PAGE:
"I get concerned when it comes across sounding like this has been a one-way street," he said. "The fact of the matter is, we've been an arm -- an ancillary if you will -- for the Board of Education in our efforts."
Board member Becky Jordon voiced her concerns with the current cap on the school excess levy and how it will hinder future income. Library officials have voiced interest in the school board promoting a separate levy to support library services as an attempt to recover the money through tax dollars.
"Yes, we need that $3 million, but we need you, too," Jordon told library representatives Monday. "I don't want our library doors to shut. I can't say we support education, and then not support libraries. I don't know how we're going to do it."
Board member Jim Crawford said he "doesn't have a problem with" collaborating with library officials to find a way for everyone to have some funding.
Board President Pete Thaw said he was willing to "take some steps to alleviate the library's situation," but stood behind the Supreme Court decision and recommended the library look to the Legislature for help instead.
"I am not unsympathetic to the library's situation. However, it is not the responsibility of this board to alleviate your financial problems," he said. "We now have spent $270,911 in legal fees on two court cases against you, and we won both of them.
"Each time, people want us to walk away after we win, and I am adamantly opposed to walking away from this one," he said. "I am willing to work with you, but I'm not willing to stick it to the taxpayers."
More than 60 percent of the library's budget is made up of personnel costs. Thaw compiled a list of library administrators' salaries for the board, with director Alan Engelbert at the top of the list, making $100,000.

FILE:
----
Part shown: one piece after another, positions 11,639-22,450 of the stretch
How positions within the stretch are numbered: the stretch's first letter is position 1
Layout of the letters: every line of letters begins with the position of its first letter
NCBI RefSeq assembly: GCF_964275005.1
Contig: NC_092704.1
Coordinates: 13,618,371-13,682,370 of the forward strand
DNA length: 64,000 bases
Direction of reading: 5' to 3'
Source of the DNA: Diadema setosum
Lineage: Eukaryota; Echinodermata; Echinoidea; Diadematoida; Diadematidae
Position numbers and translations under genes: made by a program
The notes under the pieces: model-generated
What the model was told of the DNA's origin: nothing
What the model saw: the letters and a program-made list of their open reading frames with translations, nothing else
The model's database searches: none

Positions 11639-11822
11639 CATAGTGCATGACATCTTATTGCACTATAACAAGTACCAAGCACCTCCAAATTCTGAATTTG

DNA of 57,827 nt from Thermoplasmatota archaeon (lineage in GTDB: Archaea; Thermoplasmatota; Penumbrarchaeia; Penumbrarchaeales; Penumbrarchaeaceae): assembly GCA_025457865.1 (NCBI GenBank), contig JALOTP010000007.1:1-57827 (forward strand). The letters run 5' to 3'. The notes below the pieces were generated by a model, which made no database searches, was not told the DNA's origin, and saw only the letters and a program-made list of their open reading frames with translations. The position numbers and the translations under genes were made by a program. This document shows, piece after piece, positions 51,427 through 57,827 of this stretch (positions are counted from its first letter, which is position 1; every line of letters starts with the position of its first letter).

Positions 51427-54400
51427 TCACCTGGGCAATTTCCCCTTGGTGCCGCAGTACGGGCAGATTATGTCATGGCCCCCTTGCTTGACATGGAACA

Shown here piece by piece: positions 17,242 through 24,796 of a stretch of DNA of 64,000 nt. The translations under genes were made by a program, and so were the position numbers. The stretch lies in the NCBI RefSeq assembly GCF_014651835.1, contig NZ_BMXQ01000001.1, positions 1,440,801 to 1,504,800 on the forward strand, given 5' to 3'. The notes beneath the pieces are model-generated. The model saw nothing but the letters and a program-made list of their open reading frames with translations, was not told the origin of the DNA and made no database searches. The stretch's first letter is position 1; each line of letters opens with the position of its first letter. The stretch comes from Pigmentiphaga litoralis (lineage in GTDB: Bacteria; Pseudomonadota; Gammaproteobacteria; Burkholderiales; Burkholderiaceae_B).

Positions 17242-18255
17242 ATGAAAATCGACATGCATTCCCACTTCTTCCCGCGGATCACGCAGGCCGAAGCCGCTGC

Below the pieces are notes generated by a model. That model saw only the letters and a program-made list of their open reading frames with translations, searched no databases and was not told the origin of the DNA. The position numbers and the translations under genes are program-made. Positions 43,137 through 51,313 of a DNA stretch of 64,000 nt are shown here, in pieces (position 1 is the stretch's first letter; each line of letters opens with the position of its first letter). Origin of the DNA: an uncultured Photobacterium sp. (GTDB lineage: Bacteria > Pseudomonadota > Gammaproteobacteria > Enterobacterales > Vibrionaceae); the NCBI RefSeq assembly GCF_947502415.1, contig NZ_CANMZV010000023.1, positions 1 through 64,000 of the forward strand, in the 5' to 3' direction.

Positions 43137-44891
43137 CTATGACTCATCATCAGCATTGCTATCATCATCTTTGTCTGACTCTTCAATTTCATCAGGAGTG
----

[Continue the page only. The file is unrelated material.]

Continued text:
Thaw also showed that the amount the school board has paid the library during the past 15 years has increased by more than $1.2 million.
Duerring urged board members to remember that the looming budget deficit is mostly because of cutbacks they can't control, and that there will be a deficit regardless of whether they stop funding the library.
"That will lessen the blow, but we're still heading that way," he said. "Even if you kept that money, you're still going to have a deficit because there's still not enough revenue coming in. We've been accustomed to think it's business as usual, but we've hit a wall. We're there. We have two paths to take: look for additional revenues or make cuts."
Albert said he's optimistic about the two boards' relationship going forward to find a solution.
"The most positive thing that came out of this is a willingness of the library and the board of education to sit down and see what we can do with the problem," he said. "We hope we can work with the board to establish a continuing and long-range arrangement going forward so we can continue serving the educational needs of students in Kanawha County."Reach Mackenzie Mays at mackenzie.m...@wvgazette.com or 304-348-4814.